Some problems will inevitably arise between your practice and your patients, even though you’ve done everything in your power to avoid such situations. You can’t prevent these issues totally. You can, however, figure out what would be the best way to deal with each scenario and then create patient problem solving scripts to guide you and your team.
To prepare for non-clinical problems that involve patients, follow these five steps:
- Draw up a list of possible issues.
At a special team meeting or during a Monthly Business Review, brainstorm patient-related scenarios that may occur. These will be based in part on problems you’ve experienced in the past. There are three main areas in which dental practices are likely to encounter difficulties:
Define objectives for resolving each problem.
- Scheduling – Problems with scheduling occur frequently (in some practices, daily). Scheduling issues include patients not scheduling their next appointment at checkout, last-minute cancellations, no-shows and patients who show up late for their appointments.
- Collections – Among the most stressful in dental offices, these problems are all too common. List the types of payment issues your team has to deal with, from the incidental to the serious.
- Negative Comments – Criticism of your practice can come in several forms. Patients may complain to you or members of your team. You may get negative feedback from patient surveys. Disgruntled patients may attack your reputation online.
In a given situation, what outcome would be best for all parties? What would you like to see happen? Problem resolution often requires some negotiation and compromise, but you’ll play your role better if you focus on moving toward a reasonable goal.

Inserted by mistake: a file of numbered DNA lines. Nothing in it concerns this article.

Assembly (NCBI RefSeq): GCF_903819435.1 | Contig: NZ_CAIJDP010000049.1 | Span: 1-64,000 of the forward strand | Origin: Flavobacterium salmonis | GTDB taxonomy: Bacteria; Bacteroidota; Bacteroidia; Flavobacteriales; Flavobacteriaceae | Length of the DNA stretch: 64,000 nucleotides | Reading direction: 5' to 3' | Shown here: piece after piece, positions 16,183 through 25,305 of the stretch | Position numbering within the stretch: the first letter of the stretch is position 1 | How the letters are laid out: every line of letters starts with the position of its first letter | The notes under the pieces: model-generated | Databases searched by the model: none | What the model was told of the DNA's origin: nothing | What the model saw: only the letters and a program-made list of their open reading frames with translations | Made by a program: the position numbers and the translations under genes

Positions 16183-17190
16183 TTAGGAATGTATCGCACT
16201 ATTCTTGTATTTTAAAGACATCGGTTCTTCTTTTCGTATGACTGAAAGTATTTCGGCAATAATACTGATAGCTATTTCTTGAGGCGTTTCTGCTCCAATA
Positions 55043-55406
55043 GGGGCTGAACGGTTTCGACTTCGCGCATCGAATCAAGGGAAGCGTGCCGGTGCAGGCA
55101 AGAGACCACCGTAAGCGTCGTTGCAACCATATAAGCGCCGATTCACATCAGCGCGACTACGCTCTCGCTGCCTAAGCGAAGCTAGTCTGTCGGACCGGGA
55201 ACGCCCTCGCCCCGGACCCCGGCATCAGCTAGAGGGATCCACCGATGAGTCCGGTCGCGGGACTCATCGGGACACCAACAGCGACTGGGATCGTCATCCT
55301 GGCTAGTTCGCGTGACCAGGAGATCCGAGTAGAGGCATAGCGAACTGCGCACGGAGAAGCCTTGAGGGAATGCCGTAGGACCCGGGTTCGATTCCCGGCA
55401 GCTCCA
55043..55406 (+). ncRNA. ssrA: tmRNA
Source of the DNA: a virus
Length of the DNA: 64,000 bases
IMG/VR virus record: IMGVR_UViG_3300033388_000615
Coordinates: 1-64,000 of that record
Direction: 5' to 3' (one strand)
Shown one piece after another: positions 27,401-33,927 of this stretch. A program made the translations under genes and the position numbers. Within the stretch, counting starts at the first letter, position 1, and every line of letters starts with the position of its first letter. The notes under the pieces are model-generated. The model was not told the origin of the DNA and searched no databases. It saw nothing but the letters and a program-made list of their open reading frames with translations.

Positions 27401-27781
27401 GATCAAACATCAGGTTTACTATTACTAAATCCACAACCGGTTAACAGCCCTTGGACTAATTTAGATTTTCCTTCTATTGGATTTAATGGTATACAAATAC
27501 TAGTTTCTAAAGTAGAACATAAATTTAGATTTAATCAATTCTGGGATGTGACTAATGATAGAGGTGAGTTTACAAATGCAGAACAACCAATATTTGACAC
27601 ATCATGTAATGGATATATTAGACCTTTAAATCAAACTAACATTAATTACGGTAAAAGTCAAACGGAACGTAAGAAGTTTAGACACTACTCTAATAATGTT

Plan how to accomplish those objectives.
Working together with team members—especially those who will be directly involved in addressing a problem—figure out a fair and reasonable solution and define what conditions must be met and what steps must be taken to achieve it.
Translate that strategy into scripting.
With your goals and strategic plan in mind, construct your side of conversations with patients, including variations based on patients’ reactions. These scripts will serve as pathways to the best possible outcomes.
Use script training to prepare everyone.
Once your scripts are ready, schedule training sessions in which team members role-play with each other. They’ll learn the problem-solving process that the scripts map out… and also how to follow that process using their own words.
Go through this process and, when a problem arises, you and your team will know immediately what to say and do. Problem situations will be far less stressful, and you’ll have the satisfaction of knowing you did your best to resolve the issue and preserve the mutually-beneficial relationship between patient and practice.